Looking back on the situation I used to be in as a teenager, where I might spend a whole day on the weekend involved in a massive miniatures battle but might manage to squeeze in a play of a board game after college I’m struck by the thought that many lifestyle gamers in the modern age are probably doing exactly the same thing. One of the unifying things about lifestyle games that we’ve not yet touched on is that they tend to be very heavily themed - probably to bring out the story angle for marketing - and that their themes are unabashedly geeky: pulp fantasy and science fiction, for the most part. And this suggests to me a solution to a conundrum that’s been bugging me for a long time: why is it that although the most vocal and visible sections of the board gaming community are Eurogamers, the game publishers that appear to be making the biggest sales are those making the Ameritrash games? The answer, I suspect, is that most of those sales, and most of the play time on these sorts of titles is actually being racked up by lifestyle gamers. They’re silent about it because most of their energy goes in to their main hobby but it’s not difficult to see the appeal of something like Neuroshima Hex to a Battletech aficionado. Certainly my own personal experience of local clubs focused on board gaming is that they’re full of Eurogame fans, and yet when I gave them the opportunity, the people at my old Warhammer gaming club waxed lyrical about the virtues of War of the Ring.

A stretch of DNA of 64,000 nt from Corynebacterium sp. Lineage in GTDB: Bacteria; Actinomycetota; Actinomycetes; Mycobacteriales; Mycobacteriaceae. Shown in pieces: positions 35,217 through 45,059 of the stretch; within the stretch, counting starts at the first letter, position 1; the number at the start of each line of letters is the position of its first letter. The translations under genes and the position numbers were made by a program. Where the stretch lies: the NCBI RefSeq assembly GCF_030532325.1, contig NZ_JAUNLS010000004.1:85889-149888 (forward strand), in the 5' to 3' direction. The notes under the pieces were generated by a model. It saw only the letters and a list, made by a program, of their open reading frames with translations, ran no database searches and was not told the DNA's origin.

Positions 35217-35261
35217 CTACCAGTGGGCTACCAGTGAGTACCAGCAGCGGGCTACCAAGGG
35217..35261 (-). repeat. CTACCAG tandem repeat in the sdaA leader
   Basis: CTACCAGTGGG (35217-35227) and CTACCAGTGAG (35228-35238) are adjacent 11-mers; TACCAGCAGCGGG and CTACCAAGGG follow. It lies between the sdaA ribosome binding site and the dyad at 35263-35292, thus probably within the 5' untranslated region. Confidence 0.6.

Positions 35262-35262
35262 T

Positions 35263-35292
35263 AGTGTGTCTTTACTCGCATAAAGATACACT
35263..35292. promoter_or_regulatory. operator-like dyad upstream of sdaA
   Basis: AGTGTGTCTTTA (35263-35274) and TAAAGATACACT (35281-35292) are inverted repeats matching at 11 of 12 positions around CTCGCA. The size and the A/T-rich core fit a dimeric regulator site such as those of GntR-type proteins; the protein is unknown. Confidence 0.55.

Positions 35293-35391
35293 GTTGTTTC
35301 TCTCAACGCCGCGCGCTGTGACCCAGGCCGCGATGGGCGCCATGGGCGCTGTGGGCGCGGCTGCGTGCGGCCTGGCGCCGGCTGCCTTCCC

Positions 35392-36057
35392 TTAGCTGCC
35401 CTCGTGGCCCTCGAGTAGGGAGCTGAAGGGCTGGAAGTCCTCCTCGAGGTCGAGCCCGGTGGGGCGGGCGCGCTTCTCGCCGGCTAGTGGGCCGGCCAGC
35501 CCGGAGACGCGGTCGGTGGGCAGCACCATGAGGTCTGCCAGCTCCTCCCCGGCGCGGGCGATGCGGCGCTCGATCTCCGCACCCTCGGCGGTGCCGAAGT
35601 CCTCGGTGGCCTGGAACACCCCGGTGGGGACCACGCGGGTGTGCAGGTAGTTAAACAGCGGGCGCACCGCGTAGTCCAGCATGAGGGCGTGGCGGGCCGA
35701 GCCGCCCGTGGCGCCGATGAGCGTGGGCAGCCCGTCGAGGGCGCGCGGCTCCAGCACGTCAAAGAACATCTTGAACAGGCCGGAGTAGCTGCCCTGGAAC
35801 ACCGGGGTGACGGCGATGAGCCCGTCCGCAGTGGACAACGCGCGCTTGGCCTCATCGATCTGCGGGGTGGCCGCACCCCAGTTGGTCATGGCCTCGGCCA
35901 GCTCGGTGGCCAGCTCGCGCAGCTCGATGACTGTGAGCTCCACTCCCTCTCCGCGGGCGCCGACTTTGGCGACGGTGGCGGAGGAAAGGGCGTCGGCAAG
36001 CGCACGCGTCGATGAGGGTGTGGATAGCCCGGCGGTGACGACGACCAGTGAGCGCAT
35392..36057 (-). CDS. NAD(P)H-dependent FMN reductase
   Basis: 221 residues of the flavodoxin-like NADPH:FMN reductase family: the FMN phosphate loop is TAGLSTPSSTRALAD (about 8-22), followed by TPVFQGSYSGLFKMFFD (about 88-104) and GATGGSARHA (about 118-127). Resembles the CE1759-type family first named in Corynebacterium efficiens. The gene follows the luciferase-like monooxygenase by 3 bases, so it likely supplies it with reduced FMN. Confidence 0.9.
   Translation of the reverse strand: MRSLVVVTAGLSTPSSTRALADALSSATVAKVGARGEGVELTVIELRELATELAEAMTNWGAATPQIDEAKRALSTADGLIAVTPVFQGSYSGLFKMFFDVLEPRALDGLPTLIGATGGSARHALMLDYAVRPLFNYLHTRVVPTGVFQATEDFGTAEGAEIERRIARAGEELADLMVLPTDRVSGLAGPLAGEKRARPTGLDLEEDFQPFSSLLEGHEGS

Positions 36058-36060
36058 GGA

I don’t regret changing the main thrust of my hobby at all. But I’ve still got all my figures stored lovingly in the loft, each painted warrior coated in several layers of varnish and nestled into individual foam pockets. I find it hard to part with them, even though my chances of ever playing games with them again seem minimal - I just don’t have the time, and there are plenty of board games with paintable and customisable components should I ever get that urge. As I’ve said before, almost every gamer is also a collector to some extent. But those of us in the board gaming hobby would do well to take more note of our brethren who choose lifestyle games instead. Not only is their level of devotion something to be admired, but I suspect that they are silent partners in many of the activities that we regard so exclusively as ours.

  Matt is the founder of Fortress: Ameritrash. He is also a regular columnist for Board Game News.

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There Will Be Games

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Matt has been writing about tabletop games professional since 2012, blogging since 2006 and playing them since he could talk.